The other day I was organizing my past and future interlibrary loan requests. I am nearly through with my research, and would say that I have requested about 98% of the material I had hoped to examine. Among the items I was planning to look at was Shinko eiga, a Japanese film journal dating from the late 1920's. [I have looked at a few years worth of Movie Times, another Japanese movie magazine dating from the silent film era. It was a mostly Japanese language fan type publication, which included bits of English-language text and lots of pictures. The University of Chicago library has a long run of the publication. And the University of California, Davis has a shorter run. I have been to each library to examine copies.]
I figured I had better do a little research about Shinko eiga, to find out exactly when it started, what it covered, and most importantly, who might have copies which I might be able to borrow. And so, I googled the title. And came to a page on the University of Michigan's website devoted to the school's Center for Japanese Studies and it's prewar proletarian film movements collection. It is an amazing page, full of scans of Japanese film magazines dating from the late 1920's and early 1930's. I downloaded a few issues in order to check them out - to get a feel for what these publications were like.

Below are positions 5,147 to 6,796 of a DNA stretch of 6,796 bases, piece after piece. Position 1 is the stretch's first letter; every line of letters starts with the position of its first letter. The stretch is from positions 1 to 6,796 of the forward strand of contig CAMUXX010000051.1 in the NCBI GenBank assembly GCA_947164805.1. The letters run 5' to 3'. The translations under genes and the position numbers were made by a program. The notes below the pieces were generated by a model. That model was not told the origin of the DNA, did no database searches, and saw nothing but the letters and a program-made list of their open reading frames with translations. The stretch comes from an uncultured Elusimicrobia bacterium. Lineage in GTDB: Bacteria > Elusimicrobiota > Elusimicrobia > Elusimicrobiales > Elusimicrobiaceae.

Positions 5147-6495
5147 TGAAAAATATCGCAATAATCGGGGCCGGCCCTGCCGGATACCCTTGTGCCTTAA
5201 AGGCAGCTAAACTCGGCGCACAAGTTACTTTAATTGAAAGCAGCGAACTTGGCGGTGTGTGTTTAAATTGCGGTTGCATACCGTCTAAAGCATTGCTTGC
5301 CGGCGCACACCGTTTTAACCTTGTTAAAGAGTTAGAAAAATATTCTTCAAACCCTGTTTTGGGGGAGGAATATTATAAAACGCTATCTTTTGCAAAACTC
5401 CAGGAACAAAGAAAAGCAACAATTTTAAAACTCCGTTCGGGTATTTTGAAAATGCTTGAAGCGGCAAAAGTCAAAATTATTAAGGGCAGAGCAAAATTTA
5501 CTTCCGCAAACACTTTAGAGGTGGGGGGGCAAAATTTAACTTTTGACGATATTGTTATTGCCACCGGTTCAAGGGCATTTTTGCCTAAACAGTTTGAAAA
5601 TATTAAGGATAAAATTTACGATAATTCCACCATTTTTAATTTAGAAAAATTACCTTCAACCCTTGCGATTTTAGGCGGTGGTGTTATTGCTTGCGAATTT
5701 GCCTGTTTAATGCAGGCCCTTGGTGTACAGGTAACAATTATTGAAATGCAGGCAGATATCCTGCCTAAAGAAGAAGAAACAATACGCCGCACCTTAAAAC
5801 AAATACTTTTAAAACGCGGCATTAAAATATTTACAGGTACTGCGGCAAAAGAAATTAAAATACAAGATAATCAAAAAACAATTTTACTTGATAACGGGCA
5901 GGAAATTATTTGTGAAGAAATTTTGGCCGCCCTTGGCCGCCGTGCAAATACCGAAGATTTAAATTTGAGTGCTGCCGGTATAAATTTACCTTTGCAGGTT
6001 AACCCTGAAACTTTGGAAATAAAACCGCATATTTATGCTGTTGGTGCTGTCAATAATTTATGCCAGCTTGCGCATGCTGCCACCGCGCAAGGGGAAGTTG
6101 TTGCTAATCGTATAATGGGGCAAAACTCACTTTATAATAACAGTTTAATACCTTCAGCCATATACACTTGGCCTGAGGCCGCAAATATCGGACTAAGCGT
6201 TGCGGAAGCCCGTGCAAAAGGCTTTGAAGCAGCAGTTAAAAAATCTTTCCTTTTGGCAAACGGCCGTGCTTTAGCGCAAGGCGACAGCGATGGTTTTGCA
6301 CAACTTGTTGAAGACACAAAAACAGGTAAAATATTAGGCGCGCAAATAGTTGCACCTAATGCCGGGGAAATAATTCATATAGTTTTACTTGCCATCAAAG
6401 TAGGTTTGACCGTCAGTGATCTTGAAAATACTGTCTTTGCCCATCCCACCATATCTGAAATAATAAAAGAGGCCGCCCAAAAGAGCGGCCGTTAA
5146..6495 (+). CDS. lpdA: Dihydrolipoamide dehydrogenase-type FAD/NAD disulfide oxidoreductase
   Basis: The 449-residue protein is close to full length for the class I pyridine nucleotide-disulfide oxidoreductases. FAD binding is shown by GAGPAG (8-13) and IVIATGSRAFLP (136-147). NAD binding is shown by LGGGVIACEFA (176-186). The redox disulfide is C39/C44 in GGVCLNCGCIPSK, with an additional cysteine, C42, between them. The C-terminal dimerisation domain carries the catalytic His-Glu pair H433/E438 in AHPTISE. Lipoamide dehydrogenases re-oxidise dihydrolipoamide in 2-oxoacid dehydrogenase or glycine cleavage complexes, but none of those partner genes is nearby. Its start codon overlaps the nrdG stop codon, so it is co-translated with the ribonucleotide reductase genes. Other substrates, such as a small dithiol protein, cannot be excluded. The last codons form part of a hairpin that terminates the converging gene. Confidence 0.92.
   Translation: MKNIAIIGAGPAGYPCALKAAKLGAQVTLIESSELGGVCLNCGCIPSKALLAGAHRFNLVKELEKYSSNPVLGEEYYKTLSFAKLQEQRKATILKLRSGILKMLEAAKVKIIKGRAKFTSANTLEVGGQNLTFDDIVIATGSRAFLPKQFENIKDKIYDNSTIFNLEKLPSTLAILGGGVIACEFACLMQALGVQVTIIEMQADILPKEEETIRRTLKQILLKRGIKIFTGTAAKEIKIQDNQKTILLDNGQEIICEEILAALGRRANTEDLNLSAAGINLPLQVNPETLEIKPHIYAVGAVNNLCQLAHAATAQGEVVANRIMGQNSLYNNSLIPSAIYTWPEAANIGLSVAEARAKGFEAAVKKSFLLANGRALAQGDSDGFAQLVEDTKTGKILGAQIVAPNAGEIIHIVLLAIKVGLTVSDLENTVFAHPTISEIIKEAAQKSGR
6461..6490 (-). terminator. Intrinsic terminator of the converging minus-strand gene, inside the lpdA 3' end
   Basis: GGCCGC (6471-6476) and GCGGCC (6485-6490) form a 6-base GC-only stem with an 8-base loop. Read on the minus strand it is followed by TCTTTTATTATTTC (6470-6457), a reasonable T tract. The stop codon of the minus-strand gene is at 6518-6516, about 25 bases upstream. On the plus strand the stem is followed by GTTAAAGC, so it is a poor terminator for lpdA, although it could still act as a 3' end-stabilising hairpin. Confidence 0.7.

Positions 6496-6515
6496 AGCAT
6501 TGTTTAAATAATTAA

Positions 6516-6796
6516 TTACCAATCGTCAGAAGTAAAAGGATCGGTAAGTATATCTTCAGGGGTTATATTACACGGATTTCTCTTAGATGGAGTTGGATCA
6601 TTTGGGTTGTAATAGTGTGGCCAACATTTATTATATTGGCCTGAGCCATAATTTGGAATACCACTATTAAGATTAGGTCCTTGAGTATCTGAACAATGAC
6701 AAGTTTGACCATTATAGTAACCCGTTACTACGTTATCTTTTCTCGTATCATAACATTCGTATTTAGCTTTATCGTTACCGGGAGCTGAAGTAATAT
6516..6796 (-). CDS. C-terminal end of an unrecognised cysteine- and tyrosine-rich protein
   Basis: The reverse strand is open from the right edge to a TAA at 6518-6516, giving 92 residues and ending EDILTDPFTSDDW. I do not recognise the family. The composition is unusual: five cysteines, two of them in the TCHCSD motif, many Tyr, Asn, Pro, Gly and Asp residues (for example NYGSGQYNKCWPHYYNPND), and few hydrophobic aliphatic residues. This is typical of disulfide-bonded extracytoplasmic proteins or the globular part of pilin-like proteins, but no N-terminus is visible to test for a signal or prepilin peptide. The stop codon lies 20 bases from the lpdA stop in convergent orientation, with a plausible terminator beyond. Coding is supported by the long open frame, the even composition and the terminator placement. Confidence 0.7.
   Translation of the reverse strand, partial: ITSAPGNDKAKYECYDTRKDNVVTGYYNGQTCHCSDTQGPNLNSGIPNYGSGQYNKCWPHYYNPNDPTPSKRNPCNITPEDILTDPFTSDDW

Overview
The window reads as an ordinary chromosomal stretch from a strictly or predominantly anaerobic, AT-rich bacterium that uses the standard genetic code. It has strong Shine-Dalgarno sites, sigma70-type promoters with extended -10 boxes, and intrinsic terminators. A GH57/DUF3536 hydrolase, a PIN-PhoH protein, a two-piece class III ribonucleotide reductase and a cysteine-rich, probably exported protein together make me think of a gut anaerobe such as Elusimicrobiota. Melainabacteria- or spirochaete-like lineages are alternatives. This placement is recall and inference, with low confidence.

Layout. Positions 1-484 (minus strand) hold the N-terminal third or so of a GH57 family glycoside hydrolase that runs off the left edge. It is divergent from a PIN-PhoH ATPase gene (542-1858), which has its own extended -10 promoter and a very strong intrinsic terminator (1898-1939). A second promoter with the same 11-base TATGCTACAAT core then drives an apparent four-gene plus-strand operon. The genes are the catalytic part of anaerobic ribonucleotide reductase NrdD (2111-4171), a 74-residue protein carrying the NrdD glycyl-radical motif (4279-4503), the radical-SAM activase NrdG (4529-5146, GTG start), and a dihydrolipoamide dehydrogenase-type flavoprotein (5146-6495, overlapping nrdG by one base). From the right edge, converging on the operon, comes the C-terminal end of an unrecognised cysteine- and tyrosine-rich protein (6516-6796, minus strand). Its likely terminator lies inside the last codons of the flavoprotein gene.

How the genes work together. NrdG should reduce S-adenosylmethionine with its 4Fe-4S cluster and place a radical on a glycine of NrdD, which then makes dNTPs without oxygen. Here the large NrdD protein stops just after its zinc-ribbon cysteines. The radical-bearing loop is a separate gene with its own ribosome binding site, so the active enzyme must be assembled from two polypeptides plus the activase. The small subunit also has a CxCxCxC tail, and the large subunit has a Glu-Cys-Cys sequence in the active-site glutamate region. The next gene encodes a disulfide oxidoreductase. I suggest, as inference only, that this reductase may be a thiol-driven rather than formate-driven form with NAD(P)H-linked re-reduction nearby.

I don't read the language, and can't tell what they are about. But I do understand pictures. And while skimming through the April 1930 issue of Shinko eiga I came across this page. I downloaded this particular issue because the web page synopsis stated the issue contained a "Special section on women, with several essays written by women. Opinions of filmmakers whose work was cut by the censors." That sounded intrigueing!
If anyone can tell me what this page is about, I would be very grateful. The image included above can be found on page 58 of the pdf of Shinko Eiga 2.4 (April 1930). Interested individuals or translators can check out the entire article. Whatever it turns out to be, it's a nice find.
[Individuals interested in world film history will want to check out the University of Michigan web page noted above. There is an issue of Eiga No Eiga (January 1928) which is devoted to Charlie Chaplin! Other issues and articles can be found devoted to Eisenstein and Pudovkin, etc....]